Most of what I’ve learned comes from experience, often failures — the times I’ve been called ‘stupid’, the time I made a mistake on Youtube, the time when I tried be to be smart but it backfired — they’re all experiences that have taught me something valuable.
But besides the lessons that come from experiencing, I’ve also learned a lot from books. You could say, in a sense, that I’ve had many mentors from the books I’ve read who’ve helped shape the way I think and view life.
In Tim Ferriss’ latest book, The Tools of Titans, I stumbled across a piece of advice from Scott Adams, the creator of the comic strip Dilbert, that really resonated with me and made me reevaluate my career choices. He said:
If you want to be extraordinary, you have two paths:
1) Become the best at one specific thing.
2) Become very good (top 25%) at two or more things.
Every one of us have dreamed of being the best at something, at one point or another, but the truth is, deep inside, most of us know we will never be the best. It’s not that we’re being self-deprecating, it’s us being practical. The bar in becoming the best in any industry is so high that unless someone is willing to dedicate their entire life towards it, it’s not likely to be possible. For those people who succeed, it’s more than just their dream, it’s their life.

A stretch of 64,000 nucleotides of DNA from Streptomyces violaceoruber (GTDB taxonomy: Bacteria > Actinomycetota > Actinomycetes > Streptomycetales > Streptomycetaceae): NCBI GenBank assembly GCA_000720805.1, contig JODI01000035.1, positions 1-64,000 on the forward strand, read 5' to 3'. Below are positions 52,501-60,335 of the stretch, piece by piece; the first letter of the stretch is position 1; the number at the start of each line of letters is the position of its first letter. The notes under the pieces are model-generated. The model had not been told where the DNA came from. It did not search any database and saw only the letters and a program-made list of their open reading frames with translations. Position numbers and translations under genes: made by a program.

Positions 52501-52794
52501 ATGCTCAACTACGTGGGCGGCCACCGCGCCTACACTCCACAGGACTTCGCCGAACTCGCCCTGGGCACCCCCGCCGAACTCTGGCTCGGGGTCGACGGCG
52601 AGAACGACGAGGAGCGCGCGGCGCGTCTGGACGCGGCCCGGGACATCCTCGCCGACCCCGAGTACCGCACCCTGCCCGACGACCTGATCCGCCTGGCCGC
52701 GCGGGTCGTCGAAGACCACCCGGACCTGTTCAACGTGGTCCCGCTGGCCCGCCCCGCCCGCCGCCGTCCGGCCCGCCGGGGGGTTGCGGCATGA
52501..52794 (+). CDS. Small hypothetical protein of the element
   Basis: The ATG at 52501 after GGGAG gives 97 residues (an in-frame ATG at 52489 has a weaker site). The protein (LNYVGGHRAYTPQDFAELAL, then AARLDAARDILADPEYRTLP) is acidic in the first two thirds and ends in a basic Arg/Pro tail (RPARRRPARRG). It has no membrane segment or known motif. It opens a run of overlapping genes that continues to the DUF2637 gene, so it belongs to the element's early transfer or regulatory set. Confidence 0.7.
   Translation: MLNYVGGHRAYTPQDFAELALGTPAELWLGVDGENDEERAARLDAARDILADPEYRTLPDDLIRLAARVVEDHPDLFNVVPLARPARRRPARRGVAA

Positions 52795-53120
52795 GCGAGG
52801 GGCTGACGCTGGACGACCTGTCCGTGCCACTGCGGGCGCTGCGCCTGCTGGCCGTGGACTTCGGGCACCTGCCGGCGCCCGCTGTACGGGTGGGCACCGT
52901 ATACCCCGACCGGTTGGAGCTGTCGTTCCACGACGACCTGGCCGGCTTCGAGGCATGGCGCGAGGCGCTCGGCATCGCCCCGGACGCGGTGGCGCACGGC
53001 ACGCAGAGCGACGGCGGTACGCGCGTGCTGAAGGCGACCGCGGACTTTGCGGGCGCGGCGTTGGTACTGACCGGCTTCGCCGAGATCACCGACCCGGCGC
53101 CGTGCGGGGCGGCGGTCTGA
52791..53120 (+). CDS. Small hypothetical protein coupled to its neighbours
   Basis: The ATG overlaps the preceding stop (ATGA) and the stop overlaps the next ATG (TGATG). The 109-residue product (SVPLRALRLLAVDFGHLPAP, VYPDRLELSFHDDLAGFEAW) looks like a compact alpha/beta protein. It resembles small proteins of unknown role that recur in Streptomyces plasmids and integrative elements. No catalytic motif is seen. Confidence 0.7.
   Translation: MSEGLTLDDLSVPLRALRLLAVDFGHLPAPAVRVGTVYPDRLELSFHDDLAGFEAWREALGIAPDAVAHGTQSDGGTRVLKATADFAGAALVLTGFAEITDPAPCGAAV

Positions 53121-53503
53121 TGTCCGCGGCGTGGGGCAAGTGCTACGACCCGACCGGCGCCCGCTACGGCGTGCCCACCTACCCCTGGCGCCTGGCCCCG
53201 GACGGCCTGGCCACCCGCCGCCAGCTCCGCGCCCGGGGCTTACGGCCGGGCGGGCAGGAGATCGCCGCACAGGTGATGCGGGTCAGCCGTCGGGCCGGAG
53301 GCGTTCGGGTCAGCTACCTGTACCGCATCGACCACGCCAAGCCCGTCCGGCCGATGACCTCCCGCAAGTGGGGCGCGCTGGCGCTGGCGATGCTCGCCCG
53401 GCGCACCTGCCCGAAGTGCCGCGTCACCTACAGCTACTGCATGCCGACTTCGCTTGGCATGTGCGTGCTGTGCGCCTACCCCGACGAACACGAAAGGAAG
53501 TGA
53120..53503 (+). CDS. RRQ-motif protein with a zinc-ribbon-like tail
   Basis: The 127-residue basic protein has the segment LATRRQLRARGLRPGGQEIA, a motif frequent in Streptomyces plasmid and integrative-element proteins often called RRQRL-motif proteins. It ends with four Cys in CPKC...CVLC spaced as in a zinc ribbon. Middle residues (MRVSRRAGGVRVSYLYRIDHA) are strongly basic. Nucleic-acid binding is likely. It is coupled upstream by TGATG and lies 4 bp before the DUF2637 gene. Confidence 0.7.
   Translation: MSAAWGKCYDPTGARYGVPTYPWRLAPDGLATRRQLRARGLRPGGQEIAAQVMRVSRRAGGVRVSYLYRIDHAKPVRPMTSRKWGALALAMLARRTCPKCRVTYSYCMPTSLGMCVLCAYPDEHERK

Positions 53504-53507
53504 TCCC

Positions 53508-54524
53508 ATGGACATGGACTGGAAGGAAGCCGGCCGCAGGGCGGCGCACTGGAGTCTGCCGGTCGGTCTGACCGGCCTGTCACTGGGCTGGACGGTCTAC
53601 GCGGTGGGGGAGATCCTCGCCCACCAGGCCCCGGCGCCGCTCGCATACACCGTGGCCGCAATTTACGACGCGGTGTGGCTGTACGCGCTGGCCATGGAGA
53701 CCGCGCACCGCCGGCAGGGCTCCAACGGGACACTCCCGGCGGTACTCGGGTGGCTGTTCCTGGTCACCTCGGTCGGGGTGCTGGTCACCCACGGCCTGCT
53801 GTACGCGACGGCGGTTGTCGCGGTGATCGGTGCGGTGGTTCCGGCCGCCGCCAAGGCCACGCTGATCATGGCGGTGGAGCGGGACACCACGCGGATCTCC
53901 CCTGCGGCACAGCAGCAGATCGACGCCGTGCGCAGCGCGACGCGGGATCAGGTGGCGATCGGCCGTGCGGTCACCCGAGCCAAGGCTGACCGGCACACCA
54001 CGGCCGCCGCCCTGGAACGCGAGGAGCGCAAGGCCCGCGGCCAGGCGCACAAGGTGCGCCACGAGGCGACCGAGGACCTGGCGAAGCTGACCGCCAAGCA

Becoming very good at two or more things on the other hand is a lot more achievable. The idea is that by being good at two things, you’ll not only beat the majority of people who focus on one, but you’ll have the opportunity to take those two skills and merge them to create something unique and special that belongs to you.
Scott Adams attributes his success with Dilbert by combining two of the things he knew best: his ability to draw and his satirical sense of humor.
I haven’t quite figured out what my two skills are yet, but at least I’m thinking about it, and it’s a start.
Now it’s my turn to ask you: What are two skills that you could really see yourself pursuing?